What are my rights to my mother’s home if she is committed?

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What are my rights to my mother’s home if she is committed?

My husband, 3 children and I live in my mother’s home, which is in her name. It’s a possibility that I may have to petition to have her treated in a psychiatric facility for drugdependency and borderline personality disorder, at least from what her doctors have told me. If she were committed as such, would that allow the state to kick us out of her home and take it for themselves. She has a living Will that states that if anything happens to her, the house would come to me. I’m not sure if that extends to possibly being declared unable to take care of herself.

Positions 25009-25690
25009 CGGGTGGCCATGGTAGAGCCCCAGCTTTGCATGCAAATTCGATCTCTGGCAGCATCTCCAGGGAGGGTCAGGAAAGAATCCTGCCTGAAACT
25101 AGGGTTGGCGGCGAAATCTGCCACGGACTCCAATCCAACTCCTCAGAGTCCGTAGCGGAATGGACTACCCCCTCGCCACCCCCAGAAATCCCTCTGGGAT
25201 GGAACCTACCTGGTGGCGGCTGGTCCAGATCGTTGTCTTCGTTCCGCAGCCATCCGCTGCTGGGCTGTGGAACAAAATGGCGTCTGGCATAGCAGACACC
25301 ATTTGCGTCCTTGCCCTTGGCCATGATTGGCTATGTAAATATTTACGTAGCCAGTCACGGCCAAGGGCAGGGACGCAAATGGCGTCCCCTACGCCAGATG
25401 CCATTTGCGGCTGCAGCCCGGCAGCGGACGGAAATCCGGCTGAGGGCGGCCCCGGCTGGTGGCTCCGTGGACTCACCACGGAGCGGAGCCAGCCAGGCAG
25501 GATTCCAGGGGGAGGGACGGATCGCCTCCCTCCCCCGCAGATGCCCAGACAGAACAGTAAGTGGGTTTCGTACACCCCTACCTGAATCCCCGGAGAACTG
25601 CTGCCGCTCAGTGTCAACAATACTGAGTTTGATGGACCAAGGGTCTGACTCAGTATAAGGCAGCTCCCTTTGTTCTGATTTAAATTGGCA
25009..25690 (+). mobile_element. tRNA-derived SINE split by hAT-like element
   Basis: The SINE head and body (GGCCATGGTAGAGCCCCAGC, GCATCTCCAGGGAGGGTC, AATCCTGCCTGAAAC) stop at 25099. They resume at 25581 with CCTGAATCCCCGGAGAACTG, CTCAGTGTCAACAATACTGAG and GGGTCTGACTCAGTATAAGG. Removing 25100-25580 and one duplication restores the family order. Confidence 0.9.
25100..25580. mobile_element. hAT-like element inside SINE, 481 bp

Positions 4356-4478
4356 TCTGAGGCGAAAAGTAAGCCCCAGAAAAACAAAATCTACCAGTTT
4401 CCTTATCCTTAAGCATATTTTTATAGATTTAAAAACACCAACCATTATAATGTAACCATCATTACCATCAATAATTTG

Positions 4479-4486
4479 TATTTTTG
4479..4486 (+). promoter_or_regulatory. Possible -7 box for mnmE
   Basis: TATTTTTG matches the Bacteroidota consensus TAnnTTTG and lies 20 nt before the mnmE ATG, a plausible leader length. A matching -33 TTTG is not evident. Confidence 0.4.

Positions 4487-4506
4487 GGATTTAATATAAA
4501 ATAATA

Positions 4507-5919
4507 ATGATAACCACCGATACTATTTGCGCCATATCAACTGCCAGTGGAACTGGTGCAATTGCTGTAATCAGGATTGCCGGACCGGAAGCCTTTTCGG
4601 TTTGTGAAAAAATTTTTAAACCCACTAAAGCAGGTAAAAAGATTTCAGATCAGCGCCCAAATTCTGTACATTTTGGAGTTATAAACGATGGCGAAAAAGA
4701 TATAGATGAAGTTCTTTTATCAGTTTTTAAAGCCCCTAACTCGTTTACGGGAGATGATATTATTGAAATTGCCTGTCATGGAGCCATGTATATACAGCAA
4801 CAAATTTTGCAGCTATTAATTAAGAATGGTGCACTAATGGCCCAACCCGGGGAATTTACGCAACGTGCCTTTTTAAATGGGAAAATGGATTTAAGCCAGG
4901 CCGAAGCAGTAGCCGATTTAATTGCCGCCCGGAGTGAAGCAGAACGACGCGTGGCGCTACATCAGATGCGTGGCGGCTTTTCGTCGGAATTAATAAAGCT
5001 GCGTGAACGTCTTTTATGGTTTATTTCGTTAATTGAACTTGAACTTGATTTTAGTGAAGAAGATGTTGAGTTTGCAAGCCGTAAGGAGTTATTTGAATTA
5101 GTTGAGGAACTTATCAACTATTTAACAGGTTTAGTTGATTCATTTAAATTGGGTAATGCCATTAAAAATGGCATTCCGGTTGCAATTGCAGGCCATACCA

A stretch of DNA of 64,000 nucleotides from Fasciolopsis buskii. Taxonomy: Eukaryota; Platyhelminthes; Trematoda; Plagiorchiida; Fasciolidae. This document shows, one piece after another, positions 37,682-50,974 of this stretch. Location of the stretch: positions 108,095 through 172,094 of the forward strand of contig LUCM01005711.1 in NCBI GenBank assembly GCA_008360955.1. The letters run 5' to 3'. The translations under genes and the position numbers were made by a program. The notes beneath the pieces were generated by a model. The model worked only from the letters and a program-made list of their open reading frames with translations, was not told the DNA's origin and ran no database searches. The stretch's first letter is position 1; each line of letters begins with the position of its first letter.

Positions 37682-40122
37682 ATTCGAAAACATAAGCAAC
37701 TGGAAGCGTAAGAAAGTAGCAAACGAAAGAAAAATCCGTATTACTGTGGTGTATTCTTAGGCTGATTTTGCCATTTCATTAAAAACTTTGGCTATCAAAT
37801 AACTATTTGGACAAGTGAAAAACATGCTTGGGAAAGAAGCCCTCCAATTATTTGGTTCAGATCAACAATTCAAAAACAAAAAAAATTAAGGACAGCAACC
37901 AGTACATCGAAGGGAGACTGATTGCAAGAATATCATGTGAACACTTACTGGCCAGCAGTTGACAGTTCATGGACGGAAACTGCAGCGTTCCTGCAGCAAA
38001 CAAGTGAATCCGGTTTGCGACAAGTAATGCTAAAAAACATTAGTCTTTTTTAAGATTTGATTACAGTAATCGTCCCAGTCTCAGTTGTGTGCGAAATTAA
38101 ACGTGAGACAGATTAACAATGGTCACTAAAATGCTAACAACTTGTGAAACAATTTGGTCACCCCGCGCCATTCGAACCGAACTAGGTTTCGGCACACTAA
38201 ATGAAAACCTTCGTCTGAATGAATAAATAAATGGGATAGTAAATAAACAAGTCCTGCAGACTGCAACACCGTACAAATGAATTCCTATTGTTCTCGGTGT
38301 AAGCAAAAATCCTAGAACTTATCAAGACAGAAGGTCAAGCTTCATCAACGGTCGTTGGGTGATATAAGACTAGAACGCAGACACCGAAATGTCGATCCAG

Asked on December 30, 2011 under Real Estate Law, West Virginia

Answers:

FreeAdvice Contributing Attorney / FreeAdvice Contributing Attorney

Answered 9 years ago | Contributor

Does your mother have a power of attorney in place? If she does, then the attorney in fact designated in the document would have the legal ability to conduct business for your mother assuming she is unable to do so herself.

If there is no power of attorney for your mother and she is committed, I see no reason why you and your family cannot continue to remain in the house you are writing about. The state would not be able to legally evict you from the home you are occupying if your mother is institutionalized based upon what you have written.

I recommend that you consult with a Wills and trust attorney about your situation in order to determine if your mother is competent to sign a power of attorney designating some person such as you as her attorney in fact.


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